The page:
Magazine article University Business

Keeping You Posted: Tecnology, New Partnerships and an Updated Outllok on Service Propel Campus Mailrooms into the 21st Century

Magazine article University Business

Keeping You Posted: Tecnology, New Partnerships and an Updated Outllok on Service Propel Campus Mailrooms into the 21st Century

Article excerpt

After working in an antiquated mailroom in a windowless basement of a dorm, Linda Barrows was thrilled to occupy space in the brand new, centrally located Center for Communication and Creative Media on the campus of Champlain College in Vermont.


Her process has been upgraded as much as her digs.

In the "old" days, her team sorted all mail by hand. "When packages came in, we had a clipboard and printed out a sheet that would hold the names, who the packages were going to, who it was coming from, and the date it came in," says Barrows, the mailroom and switchboard manager. She would handwrite "you've got mail" slips for student mailboxes. Packages were kept in a mailroom in a tiny closet.

Now, the mailboxes are gone, tracking and notifications have gone digital, and students pick up mail at the center.

The mailroom is becoming a more visible and important part of auxiliary services at colleges across the country, with some institutions overhauling their facilities completely to accommodate the new technology that streamlines service.

But many campus mail centers have a long way to go before reaching that 21st century standard.

One piece of evidence: Since Vanderbilt University's 2015 mail center remodel, Mickey Anglea, associate director for business services, has gotten more than 60 inquiries from other schools. "They're all looking at ways to improve service to the customer," says Anglea.

Not surprisingly, pieces of regular mail are way down. But the extreme upsurge in package deliveries creates big challenges. Vanderbilt processed 195,000 packages in 2016, compared to 80,000 in 2008.

The volume surges in the fall, as students order books--and everything from sheets to clothing to phones--online. Why pack and travel with items that could just meet you on campus?

The mailroom at East Tennessee State University sees tour to five times the packages each fall compared to the rest of the year, says Don McCarry, director of postal and passport services.

For most mailrooms, managing the barrage of boxes is a processing nightmare.

With the help of technology, sophisticated package notification and pickup solutions, and external partners, however, campus are working to meet the challenges of serving students in the age of Amazon.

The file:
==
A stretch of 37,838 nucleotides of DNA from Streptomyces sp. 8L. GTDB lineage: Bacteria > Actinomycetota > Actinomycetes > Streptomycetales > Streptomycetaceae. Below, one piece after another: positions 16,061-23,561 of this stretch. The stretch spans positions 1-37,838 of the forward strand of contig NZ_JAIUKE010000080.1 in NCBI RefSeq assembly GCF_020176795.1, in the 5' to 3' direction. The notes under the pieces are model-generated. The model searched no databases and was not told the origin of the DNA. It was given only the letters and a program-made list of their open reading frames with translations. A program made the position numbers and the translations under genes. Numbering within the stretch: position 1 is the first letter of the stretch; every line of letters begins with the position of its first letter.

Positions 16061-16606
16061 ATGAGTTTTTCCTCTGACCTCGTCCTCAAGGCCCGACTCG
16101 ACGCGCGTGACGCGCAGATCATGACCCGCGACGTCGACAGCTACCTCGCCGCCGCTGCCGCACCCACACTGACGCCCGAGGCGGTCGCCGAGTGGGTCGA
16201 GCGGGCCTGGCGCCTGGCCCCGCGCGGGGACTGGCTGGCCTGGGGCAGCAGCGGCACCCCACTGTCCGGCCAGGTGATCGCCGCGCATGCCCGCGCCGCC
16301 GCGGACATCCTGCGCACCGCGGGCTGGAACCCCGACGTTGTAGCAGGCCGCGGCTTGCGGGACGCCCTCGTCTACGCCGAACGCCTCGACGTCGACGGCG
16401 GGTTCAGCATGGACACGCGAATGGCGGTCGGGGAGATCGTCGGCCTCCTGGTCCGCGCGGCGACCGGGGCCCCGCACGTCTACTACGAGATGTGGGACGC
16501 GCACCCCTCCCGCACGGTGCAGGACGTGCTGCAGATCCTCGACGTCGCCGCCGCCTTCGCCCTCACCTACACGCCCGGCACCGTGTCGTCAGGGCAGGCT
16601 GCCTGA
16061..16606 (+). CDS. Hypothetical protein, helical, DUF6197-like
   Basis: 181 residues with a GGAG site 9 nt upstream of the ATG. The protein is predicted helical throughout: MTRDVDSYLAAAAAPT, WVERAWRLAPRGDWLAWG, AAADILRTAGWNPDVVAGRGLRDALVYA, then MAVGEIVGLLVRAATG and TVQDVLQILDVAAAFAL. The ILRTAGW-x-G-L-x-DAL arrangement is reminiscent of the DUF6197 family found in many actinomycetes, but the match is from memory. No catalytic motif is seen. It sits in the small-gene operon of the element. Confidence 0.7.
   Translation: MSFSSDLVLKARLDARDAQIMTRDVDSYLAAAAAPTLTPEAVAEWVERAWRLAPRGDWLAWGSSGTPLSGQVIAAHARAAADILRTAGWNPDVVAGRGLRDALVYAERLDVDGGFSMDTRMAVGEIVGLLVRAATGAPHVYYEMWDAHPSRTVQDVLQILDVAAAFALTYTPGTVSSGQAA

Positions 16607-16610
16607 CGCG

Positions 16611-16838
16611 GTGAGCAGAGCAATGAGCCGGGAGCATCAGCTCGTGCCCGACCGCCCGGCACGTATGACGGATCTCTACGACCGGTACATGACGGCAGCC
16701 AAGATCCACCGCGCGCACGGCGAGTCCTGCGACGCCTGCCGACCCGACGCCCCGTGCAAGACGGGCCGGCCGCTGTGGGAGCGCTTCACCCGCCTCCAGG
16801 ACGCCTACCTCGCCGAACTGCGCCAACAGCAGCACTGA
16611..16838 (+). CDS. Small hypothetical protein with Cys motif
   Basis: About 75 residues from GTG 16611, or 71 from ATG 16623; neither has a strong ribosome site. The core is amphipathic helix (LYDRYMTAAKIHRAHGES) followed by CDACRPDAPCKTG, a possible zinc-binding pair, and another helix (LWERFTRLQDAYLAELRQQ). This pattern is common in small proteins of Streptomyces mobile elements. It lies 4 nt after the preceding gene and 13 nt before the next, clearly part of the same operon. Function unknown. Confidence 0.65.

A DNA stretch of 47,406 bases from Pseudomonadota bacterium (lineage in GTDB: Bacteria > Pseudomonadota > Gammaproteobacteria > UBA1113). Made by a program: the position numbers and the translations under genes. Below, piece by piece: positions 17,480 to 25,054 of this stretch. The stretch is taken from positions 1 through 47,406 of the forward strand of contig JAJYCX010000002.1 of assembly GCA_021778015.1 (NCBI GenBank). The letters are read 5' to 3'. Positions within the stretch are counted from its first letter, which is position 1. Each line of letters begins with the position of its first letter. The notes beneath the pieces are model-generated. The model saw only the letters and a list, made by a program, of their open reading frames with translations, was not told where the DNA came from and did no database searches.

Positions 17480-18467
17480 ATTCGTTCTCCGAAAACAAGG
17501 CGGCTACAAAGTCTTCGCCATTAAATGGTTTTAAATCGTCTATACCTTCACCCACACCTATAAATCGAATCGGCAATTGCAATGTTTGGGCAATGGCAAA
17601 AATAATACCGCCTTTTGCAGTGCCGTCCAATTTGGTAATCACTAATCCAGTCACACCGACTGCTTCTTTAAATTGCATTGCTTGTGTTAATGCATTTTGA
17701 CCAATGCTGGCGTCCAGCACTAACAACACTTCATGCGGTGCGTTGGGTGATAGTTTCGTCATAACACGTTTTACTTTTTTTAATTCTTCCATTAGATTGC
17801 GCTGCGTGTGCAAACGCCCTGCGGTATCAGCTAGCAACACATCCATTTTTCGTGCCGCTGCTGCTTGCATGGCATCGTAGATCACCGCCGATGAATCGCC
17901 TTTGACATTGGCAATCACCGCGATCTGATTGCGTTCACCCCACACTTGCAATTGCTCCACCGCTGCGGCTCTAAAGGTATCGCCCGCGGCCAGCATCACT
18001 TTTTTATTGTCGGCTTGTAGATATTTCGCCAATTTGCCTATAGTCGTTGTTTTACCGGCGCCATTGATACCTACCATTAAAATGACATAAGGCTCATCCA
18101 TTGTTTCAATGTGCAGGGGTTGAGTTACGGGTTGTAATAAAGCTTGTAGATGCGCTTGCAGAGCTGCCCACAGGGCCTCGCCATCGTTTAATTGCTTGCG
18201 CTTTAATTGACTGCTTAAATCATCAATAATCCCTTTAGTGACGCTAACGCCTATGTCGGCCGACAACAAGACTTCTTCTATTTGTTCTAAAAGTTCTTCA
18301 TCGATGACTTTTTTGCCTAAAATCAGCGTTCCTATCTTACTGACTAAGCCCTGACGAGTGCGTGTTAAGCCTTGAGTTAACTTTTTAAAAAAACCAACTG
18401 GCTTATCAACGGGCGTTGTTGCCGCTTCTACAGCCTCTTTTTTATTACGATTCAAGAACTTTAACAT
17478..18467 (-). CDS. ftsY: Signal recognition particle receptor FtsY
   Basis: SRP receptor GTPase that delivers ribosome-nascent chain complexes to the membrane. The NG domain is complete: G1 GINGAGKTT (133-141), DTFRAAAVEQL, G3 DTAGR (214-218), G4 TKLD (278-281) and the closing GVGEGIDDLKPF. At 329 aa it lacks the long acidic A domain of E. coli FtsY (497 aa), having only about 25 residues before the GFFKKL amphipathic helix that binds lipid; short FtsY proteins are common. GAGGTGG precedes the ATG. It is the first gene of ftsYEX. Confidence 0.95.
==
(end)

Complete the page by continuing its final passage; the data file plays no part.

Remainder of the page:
Signed, sealed, delivered

One. Box. At. A. Time. Using a DOS-based system, that was how Haverford College in Pennsylvania processed packages, says Geoffrey Labe, director of conferences/events and campus center services at the 1,200-student school.

At peak times, printing or writing out paper slips and getting them into mailboxes for eventual pickup could take days. And it left an unfathomable amount of packages to languish, unclaimed.

A few years ago, eager for change, Labe found Pitney Bowes' SendSuite, a handheld-device-based system for scanning packages via a barcode. "Every time a package is processed, the student gets an email saying that package is available for pick up," he says. Students sometimes arrive within minutes, scanning their IDs to retrieve the package.

The mail center also got revamped from the bottom up. Old metal immovable shelves were replaced with shelving units on wheels. Those units have barcodes showing where particular packages are being held until students retrieve them from the mail window.

To accommodate the inevitable package avalanche at the beginning of each semester, Labe thinks outside the box: He'll rent a truck for a few weeks and have it parked at a nearby loading dock.

Many institutions, including Vanderbilt and East Tennessee State, place smart locker systems outside the mail centers for 24/7 access.

McCarty reports that East Tennessee's sophisticated package locker system from TZ Limited also scans packages when they arrive and at pickup. The university's 4,400 students get access via an app or their ID card, and the lockers--with 140 doors of various sizes--can hold more than 350 packages. …

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